Migraine Headaches In Children

The exact causes of migraine headaches in children, and in adults, are unknown, but one possibility is a temporary deficiency of serotonin, popularly known as the “happiness hormone”.  Some of the medicines that are successful in treating migraine headaches are centred on this hormone.

However, there are many other possible causes. In some instances a migraine headache may be brought on by certain foods or drinks. The most common causes that can lead to headaches in children are things like overuse of…

  • Caffeine
  • Sugar
  • Chocolate
  • Shellfish
  • Nuts
  • Cheese

Link Between MSG’s & Headaches

Chinese food, which is high in monosodium glutamate (MSG), may also be a cause.  MSG is used in restaurants and fast food joints, as an inexpensive and powerful flavor enhancer, even though it has been known to have side effects, such as headaches in children and adults, amongst other things.

In other cases, migraine headaches in children may be brought on after undertaking certain activities.

Headaches May Be Either Primary Or Secondary[/title]

In the case of primary headaches the headache itself is the medical condition, but secondary headaches are the result of an underlying condition. When that condition is treated, the headache usually fades away.

Causes of secondary headaches may be fever, meningitis, sinusitis, dental abscesses, flu, head injuries, high blood pressure (although this is not often associated with children), neck injuries, and vision problems, among others.

Four Phases Of Headaches

A migraine headache can have four phases: a premonitory phase, aura, the headache, and postdrome.

Premonitory[/title]

The premonitory phase may begin as much as 24 hours before the headache and be accompanied by a range of symptoms including irritability, decreased or increased appetite, social withdrawal or increased talkativeness, sadness or joy, and water retention.

Aura

The aura phase takes place up to 30 minutes before the headache and may last from five to twenty minutes. Some auras affect the child’s co-ordination and speech, there may be a tingling of one side of the face and the fingers on the same side, and visual auras which are the most common. Visual auras may include seeing flashing lights, black dots, blurred vision, perception of objects as larger or smaller than they actually are, seeing patterns of various colours, and more. Other symptoms may include loss of attention, amnesia, dizziness, confusion, vertigo, and loss of speech.

The actual headache phase may last as little as ten minutes but can be as long as 24 hours. Migraine headaches in children usually last for less than four hours. The headache may be accompanied by a number of different symptoms such as feeling cold or hot, vomiting, diarrhea, constipation, dizziness, sensitivity to sounds or light, numbness, and memory loss.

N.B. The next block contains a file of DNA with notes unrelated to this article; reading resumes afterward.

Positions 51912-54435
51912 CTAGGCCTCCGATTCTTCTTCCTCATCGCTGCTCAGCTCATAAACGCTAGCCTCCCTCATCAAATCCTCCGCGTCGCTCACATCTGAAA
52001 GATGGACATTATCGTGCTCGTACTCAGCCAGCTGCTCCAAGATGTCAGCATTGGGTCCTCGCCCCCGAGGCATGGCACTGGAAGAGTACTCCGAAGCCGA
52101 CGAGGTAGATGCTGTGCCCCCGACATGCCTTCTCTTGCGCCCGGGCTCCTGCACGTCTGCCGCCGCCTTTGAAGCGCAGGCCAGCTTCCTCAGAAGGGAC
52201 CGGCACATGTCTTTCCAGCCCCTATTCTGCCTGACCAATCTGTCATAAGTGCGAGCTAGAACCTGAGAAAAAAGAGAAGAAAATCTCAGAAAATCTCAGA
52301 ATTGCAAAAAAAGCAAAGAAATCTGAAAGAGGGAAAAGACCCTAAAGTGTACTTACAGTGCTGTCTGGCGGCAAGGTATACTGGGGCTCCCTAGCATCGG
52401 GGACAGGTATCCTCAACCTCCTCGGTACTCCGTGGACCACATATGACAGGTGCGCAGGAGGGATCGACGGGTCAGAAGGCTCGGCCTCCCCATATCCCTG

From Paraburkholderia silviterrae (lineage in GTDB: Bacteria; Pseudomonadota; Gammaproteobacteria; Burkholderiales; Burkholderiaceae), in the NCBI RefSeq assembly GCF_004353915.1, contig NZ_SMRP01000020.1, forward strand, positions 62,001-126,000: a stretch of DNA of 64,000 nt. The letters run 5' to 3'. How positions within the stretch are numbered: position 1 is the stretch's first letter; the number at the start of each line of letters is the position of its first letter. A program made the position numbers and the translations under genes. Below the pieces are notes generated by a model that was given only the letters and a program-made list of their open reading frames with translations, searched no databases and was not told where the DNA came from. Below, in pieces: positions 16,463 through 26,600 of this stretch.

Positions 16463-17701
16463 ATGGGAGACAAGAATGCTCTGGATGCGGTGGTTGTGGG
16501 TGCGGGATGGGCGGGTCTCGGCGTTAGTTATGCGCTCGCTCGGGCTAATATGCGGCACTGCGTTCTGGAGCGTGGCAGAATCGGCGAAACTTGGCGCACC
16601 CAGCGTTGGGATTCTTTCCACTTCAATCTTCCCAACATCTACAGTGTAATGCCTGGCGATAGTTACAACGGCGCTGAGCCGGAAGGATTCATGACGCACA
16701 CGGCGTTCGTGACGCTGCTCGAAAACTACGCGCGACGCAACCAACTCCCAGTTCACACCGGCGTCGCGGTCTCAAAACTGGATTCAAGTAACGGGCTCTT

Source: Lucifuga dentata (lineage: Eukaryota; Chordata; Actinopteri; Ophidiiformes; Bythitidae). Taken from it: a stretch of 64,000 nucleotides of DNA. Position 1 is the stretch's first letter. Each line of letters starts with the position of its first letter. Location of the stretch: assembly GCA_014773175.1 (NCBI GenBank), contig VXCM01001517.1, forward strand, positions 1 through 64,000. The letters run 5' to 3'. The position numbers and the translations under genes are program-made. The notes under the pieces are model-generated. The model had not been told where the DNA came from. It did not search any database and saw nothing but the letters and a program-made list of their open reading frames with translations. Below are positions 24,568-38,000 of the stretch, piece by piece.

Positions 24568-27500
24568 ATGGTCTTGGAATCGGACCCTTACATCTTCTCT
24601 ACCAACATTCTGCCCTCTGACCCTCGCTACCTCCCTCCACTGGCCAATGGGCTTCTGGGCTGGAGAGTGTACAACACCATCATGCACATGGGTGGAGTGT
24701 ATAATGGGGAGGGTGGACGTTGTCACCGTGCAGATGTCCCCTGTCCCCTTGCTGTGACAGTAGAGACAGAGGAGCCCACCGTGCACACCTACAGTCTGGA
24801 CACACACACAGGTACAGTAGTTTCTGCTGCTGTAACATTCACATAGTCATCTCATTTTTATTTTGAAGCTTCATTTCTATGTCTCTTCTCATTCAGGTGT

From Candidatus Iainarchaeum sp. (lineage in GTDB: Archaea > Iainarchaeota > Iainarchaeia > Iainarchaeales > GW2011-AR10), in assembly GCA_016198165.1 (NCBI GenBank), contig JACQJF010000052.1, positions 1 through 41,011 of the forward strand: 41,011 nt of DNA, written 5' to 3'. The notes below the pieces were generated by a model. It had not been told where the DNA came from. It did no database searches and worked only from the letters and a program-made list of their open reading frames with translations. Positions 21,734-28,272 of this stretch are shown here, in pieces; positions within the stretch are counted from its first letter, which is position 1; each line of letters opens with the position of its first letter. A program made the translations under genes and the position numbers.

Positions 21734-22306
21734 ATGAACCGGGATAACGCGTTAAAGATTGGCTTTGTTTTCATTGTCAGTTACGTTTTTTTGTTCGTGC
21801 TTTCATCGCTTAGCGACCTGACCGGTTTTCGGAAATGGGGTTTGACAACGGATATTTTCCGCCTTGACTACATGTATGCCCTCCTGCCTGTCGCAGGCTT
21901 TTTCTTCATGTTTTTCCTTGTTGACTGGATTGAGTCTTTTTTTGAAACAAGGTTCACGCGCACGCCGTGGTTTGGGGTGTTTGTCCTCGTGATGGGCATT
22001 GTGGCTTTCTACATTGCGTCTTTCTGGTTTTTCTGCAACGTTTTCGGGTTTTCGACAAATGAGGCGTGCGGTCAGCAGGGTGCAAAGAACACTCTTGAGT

The postdrome phase after the headache has passed typically results in the child feeling tired and lethargic and may last from some hours to several days.

Diagnosis

Diagnosis of migraine headaches in children can be difficult since the child is often unable to describe exactly how he or she feels during the various phases. However, the doctor will conduct a thorough examination in order to ensure that there is no serious underlying cause, and to provide a plan for ongoing treatment. It is a good idea for parents to write down any questions that they have before the appointment and to take notes. The doctor will want to ascertain if there are any specific triggers which should be avoided: for instance, one study found that eating ice cream caused a headache in 93% of people subject to migraines.

One of the best treatments for a child’s migraine is sleep, since it restores normal brain function and relieves pain. The child should be given pain killers prescribed by a doctor.

Certain foods and/or drinks may also be triggers, and keeping a diary to note what the child has consumed before a headache may help to spot these. Drinking large amounts of coffee, tea, or colas can be triggers, as can bananas, plums, raisins, and avocados. Monosodium glutamate is another trigger, so it pays to read labels carefully.

In the longer term it should be possible to treat migraine headaches in children so that they can continue with as normal a life as possible.

Living A Healthy Lifestyle To Reduce Migraines

Living a healthy lifestyle and being educated on healthy foods, such as whole foods, whole grains, non-processed foods vs processed foods can greatly reduce the chance of migraines in children. Eating fruit and vegetables from the produce section instead of the can and staying away from fast food places or ‘convenience food’ like gas stations and candy, make a large difference in the health and well being of a child. Many problems that develop later on are a result of poor diet and eating habits of children in their younger years.

Teaching your children about proper health is super important, you can find books about teaching the importance of whole foods like Eating The Alphabet at Amazon.com.